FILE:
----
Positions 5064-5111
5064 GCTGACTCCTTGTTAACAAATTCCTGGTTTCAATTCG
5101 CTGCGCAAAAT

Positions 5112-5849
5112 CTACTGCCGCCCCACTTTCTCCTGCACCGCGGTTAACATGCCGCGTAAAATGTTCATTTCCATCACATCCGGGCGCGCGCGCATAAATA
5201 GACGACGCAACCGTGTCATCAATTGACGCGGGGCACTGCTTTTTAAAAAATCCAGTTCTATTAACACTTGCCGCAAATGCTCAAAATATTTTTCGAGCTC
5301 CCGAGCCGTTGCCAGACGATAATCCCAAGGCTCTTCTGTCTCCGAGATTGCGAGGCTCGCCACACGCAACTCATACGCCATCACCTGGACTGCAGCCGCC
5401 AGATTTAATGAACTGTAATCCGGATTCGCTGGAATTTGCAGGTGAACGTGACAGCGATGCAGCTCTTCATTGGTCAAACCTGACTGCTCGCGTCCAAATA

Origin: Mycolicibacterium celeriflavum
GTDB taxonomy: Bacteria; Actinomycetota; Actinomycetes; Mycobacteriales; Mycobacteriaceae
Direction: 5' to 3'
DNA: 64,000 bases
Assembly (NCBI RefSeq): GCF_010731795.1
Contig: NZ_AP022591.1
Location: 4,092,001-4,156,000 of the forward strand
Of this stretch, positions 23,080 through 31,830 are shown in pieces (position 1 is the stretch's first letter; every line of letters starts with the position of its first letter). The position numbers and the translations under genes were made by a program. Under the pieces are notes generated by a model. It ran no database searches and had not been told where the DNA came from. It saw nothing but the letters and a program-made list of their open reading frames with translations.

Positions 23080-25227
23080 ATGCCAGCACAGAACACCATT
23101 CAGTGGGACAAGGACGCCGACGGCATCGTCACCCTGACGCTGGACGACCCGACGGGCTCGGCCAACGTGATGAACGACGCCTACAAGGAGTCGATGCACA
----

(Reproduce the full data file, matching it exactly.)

Positions 5064-5111
5064 GCTGACTCCTTGTTAACAAATTCCTGGTTTCAATTCG
5101 CTGCGCAAAAT

Positions 5112-5849
5112 CTACTGCCGCCCCACTTTCTCCTGCACCGCGGTTAACATGCCGCGTAAAATGTTCATTTCCATCACATCCGGGCGCGCGCGCATAAATA
5201 GACGACGCAACCGTGTCATCAATTGACGCGGGGCACTGCTTTTTAAAAAATCCAGTTCTATTAACACTTGCCGCAAATGCTCAAAATATTTTTCGAGCTC
5301 CCGAGCCGTTGCCAGACGATAATCCCAAGGCTCTTCTGTCTCCGAGATTGCGAGGCTCGCCACACGCAACTCATACGCCATCACCTGGACTGCAGCCGCC
5401 AGATTTAATGAACTGTAATCCGGATTCGCTGGAATTTGCAGGTGAACGTGACAGCGATGCAGCTCTTCATTGGTCAAACCTGACTGCTCGCGTCCAAATA

Origin: Mycolicibacterium celeriflavum
GTDB taxonomy: Bacteria; Actinomycetota; Actinomycetes; Mycobacteriales; Mycobacteriaceae
Direction: 5' to 3'
DNA: 64,000 bases
Assembly (NCBI RefSeq): GCF_010731795.1
Contig: NZ_AP022591.1
Location: 4,092,001-4,156,000 of the forward strand
Of this stretch, positions 23,080 through 31,830 are shown in pieces (position 1 is the stretch's first letter; every line of letters starts with the position of its first letter). The position numbers and the translations under genes were made by a program. Under the pieces are notes generated by a model. It ran no database searches and had not been told where the DNA came from. It saw nothing but the letters and a program-made list of their open reading frames with translations.

Positions 23080-25227
23080 ATGCCAGCACAGAACACCATT
23101 CAGTGGGACAAGGACGCCGACGGCATCGTCACCCTGACGCTGGACGACCCGACGGGCTCGGCCAACGTGATGAACGACGCCTACAAGGAGTCGATGCACA